Indonesia: January 2018 CPI inflation
Originally published by CIMB Research and Economics on 1 February 2018.
- Headline inflation (3.3% yoy in Jan vs. 3.6% yoy in Dec 2017) and core inflation (2.7% yoy vs. 3.0% yoy in Dec 2017) eased by similar magnitude in Jan 2018
- Administered price inflation moderated as the impact of motor vehicle licence fees and electricity tariff hikes that took place in Jan 2017 fell out of annual comparison.
- That was partially offset by rising volatile food inflation, as supply shortage drove up rice prices.
- No change to our inflation forecast of 3.7% for 2018F. We expect Bank Indonesia to keep its policy rate unchanged at 4.25% in 2018F.
Headline inflation eased to 3.3% yoy in Jan
Indonesia’s headline inflation slowed to 3.3% yoy in Jan (3.6% in Dec 2017), in line with Bloomberg median consensus but higher than our forecast of 3.1% yoy. Core inflation (excluding the volatile food and administered price components) also moderated in tandem to 2.7% yoy (3.0% yoy in Dec 2017). On a month-on-month basis, consumer price index (CPI) gained 0.6% (+0.7% mom in Dec 2017).
Lower administered price inflation…
Administered price inflation moderated to +5.8% yoy in Jan (8.7% yoy in Dec 2017), due to high base effects amid higher fees for motor vehicle registration and ownership certificates, cost of licence plates as well as electricity tariffs hikes in Jan 2017. As the impact phases out, transport equipment and support inflation eased significantly to 2.7% yoy (18.5% yoy in Dec 2017), whereas fuel, electricity and water inflation dropped to 11.5% yoy (15.3% yoy in Dec 2017).
… offsets the surge in rice prices
Easing administered price inflation helped to cushion rising volatile food inflation (2.6% yoy vs. 0.7% yoy in Dec 2017), keeping overall inflation in check. The most notable increase was recorded in cereal, cassava & related products, which gained 9.2% yoy (3.7% yoy in Dec 2017). This was led by rally in rice prices beyond price ceilings set by the government amid supply shortage in the country. With harvesting season scheduled to start only in Mar, the government resorted to importing 346,000 tonnes of rice in the interim (until 28 Feb) to stabilise prices.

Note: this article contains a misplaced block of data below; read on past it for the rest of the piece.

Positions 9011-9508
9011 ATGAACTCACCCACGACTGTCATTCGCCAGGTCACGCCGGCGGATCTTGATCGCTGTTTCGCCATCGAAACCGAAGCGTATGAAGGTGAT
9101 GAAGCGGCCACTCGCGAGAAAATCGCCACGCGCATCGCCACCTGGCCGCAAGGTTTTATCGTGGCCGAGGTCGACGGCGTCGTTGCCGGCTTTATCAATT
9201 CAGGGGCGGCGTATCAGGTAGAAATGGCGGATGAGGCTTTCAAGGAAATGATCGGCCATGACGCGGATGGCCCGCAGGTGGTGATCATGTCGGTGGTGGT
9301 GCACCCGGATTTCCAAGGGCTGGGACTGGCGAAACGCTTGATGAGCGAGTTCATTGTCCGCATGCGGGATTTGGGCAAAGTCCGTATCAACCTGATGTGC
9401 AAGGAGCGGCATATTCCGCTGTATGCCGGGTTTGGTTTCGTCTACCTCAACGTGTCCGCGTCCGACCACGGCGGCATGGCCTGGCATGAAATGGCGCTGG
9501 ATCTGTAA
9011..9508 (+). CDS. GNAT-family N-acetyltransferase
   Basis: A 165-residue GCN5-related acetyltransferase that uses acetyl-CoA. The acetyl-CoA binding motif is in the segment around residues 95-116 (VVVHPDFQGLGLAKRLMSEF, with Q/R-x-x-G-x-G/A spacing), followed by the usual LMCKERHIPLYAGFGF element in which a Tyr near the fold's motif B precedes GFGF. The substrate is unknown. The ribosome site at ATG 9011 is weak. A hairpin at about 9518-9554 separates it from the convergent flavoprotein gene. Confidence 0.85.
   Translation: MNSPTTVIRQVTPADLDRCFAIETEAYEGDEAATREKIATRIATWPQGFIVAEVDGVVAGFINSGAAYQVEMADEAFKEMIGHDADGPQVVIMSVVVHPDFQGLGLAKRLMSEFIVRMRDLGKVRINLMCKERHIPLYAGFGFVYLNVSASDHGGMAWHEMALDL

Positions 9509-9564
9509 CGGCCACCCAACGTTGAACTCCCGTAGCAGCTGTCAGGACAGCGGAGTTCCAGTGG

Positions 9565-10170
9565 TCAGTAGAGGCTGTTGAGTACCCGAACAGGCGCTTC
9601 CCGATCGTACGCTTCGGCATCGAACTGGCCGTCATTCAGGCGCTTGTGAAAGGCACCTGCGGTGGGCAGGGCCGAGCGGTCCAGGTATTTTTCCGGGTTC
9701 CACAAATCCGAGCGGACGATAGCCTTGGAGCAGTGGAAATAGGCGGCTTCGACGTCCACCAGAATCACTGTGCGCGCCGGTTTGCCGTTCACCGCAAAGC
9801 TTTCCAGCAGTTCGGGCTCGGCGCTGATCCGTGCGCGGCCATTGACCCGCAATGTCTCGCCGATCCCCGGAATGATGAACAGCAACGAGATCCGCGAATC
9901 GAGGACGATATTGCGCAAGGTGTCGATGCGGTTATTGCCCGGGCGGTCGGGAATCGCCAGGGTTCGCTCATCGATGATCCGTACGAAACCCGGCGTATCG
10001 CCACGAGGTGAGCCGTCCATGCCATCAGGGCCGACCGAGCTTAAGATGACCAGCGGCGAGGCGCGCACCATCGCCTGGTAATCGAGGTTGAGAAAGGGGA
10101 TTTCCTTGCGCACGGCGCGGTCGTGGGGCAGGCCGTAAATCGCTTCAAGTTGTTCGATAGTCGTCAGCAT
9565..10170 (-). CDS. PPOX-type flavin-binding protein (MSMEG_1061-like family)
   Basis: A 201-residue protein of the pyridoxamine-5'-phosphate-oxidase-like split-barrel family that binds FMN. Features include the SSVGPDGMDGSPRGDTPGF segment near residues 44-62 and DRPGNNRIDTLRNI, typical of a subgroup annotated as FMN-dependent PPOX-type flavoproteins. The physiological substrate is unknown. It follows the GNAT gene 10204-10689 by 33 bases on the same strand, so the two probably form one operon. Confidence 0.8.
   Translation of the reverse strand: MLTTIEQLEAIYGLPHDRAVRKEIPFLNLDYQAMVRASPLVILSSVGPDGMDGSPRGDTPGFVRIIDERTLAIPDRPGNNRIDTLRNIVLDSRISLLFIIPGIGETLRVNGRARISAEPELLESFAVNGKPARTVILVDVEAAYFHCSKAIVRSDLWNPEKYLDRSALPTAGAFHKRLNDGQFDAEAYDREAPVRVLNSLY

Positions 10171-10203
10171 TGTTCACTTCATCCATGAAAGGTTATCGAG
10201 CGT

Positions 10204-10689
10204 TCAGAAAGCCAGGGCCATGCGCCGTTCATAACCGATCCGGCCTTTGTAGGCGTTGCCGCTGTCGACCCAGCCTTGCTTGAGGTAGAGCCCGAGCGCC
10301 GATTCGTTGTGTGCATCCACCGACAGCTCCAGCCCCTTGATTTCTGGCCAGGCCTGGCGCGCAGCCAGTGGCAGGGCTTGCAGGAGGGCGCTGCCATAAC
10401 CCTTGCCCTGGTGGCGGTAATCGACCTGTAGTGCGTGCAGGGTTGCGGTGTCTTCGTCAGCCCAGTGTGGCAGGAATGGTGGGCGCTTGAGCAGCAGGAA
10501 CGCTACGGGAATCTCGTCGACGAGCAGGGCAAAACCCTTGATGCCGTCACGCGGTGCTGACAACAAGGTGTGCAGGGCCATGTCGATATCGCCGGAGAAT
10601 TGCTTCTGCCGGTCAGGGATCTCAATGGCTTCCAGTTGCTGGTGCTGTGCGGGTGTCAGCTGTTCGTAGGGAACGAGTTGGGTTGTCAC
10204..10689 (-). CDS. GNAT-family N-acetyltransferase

Stable inflation for other food components
Other food components that recorded higher price gains include meat products (3.8% yoy in Jan 2018 vs. 2.8% yoy in Dec 2017), vegetables (3.9% yoy vs. 2.9% yoy in Dec 2017) and beans and nuts (2.2% yoy vs. 1.6% yoy in Dec 2017), whereas inflation eased for fresh fish (5.5% yoy vs. 6.0% yoy in Dec 2017), preserved fish (6.9% yoy vs. 7.7% yoy in Dec 2017), eggs, milk and related products (4.6% yoy vs. 4.8% yoy in Dec 2017), fruits (2.6% yoy vs. 2.9% yoy in Dec 2017), and fats and oils (2.1% yoy vs. 2.9% yoy in Dec 2017).
Maintain inflation forecast at 3.7% yoy for 2018F
We maintain our inflation projection at 3.7% yoy for 2018F (3.8% yoy in 2017). As we expect the inflation rate to remain relatively stable, and within Bank Indonesia’s (BI) target range of 2.5-4.5%, we expect BI to keep its policy rate unchanged at 4.25% throughout 2018F.